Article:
"The market is fearful of the Fed changing its line," said Peter Cardillo, chief market economist at Rockwell Global Capital. "I think today is a bit of an overreaction to the jobs data."
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The U.S. dollar rose more than 1 percent against major world currencies. On the other hand, the euro breached $1.09 after the report, extending Thursday's decline from quantitative easing news in the euro zone.
"I don't really think much of it. I would have liked to see something more dramatic in one direction or another. I think the economy is flattening out. People can look at it and pull anything they want. Labor force participation seems stuck," said Gary Chaison, professor at industrial relations at Clark University.
However, he said "I think this will give some encouragement to the Fed to act next month (which is thinking) we have to get here. We have to jump start the system."
John Canally, strategist and economist at LPL Financial, said the Fed wouldn't hike rates until wage gains strengthened.
"It's wages they're concerned about. Average hourly earnings can't get lift off here," he said. "The labor market is tightening but it's not tightening enough to push average hourly earnings."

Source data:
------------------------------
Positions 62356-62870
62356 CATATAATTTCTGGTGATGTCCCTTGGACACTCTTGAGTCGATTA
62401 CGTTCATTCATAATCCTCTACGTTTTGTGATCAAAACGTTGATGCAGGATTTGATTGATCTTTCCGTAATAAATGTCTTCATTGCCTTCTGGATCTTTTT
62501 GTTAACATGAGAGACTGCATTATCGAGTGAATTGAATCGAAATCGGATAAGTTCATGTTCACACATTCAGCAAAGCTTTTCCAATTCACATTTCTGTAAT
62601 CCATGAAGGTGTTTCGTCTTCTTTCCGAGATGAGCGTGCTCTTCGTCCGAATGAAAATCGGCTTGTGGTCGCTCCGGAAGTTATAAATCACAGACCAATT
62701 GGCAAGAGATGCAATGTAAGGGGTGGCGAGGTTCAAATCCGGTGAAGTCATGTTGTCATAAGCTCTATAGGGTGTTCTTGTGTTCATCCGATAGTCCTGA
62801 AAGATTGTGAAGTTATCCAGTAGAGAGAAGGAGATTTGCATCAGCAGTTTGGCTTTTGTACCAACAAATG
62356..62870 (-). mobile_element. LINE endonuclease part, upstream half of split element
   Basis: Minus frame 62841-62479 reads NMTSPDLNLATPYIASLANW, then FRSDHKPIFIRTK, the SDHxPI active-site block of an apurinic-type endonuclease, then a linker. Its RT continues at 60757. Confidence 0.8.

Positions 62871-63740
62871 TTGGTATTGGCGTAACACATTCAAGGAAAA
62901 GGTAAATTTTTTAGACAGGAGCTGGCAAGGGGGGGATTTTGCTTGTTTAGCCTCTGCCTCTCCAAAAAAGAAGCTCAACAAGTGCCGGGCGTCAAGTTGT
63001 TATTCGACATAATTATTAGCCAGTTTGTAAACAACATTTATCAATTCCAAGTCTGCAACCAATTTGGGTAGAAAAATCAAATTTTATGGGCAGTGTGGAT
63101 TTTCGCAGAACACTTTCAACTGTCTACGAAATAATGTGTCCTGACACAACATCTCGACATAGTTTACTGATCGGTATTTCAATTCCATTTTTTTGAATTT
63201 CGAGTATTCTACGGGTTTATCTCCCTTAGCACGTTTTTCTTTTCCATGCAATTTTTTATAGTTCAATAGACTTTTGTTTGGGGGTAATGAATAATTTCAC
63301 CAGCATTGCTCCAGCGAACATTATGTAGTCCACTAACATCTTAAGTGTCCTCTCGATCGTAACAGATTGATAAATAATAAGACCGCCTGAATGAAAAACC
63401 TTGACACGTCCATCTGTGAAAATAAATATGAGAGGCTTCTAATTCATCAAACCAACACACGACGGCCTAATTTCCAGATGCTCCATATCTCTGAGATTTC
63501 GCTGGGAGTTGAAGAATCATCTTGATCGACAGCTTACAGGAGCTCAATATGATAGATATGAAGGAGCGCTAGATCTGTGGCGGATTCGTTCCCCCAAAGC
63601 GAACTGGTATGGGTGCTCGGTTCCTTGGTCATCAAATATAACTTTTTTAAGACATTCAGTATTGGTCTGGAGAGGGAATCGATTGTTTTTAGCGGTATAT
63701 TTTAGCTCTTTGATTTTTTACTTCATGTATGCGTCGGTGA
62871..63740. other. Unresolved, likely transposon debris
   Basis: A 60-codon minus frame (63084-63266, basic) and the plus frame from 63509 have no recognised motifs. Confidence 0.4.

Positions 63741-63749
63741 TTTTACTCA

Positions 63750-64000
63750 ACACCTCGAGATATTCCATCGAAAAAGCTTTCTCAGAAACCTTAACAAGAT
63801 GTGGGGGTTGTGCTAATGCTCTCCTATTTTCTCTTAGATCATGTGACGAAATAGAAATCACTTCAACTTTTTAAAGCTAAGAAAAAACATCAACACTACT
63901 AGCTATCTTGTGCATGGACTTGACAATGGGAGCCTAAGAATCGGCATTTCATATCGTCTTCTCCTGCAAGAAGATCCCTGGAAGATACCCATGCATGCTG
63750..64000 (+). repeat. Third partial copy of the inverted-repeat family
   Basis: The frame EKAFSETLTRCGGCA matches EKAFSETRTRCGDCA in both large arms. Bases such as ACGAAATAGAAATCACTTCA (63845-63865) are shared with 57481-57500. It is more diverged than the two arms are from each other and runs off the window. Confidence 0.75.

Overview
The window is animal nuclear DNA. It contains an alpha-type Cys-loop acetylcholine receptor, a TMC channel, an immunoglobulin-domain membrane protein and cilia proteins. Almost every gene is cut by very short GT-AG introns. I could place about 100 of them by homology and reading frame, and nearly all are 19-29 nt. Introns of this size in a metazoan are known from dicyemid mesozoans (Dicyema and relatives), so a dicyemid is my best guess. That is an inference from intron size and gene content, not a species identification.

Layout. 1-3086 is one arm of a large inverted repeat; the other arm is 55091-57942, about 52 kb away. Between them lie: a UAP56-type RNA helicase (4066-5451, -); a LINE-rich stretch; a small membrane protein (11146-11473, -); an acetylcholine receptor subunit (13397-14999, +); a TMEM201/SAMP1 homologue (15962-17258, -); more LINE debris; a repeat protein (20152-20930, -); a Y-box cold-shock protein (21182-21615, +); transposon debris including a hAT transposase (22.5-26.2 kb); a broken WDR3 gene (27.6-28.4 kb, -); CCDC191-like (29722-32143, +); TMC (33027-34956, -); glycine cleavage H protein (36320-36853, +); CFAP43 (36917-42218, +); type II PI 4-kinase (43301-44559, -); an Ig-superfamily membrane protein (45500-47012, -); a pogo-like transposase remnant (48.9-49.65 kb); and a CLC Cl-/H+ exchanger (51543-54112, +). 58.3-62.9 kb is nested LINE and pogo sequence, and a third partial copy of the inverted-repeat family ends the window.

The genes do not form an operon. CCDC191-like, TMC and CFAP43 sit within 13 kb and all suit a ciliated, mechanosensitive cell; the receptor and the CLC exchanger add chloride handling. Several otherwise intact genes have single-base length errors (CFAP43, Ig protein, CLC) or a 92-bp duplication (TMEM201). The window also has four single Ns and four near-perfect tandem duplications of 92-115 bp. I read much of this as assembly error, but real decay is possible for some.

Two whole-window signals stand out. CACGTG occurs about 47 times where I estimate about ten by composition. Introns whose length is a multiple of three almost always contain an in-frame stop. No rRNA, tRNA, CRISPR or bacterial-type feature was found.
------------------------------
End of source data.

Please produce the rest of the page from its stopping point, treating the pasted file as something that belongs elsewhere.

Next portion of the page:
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Apple is expected to join the Dow on March 18, replacing AT&T. Shares of the iPhone maker held higher but below records, while the wireless services provider closed down 1.5 percent.
It's "good news," said Kate Warne, investment strategist at Edward Jones. "The Dow should react well, but move a lot different than we're used to."
"It is a major change. It has been discussed everywhere," said Howard Silverblatt, senior index analyst at S&P Dow Jones Indices. "Obviously it's going to be a positive item. It represents the market that we're trying to imitate better than AT&T."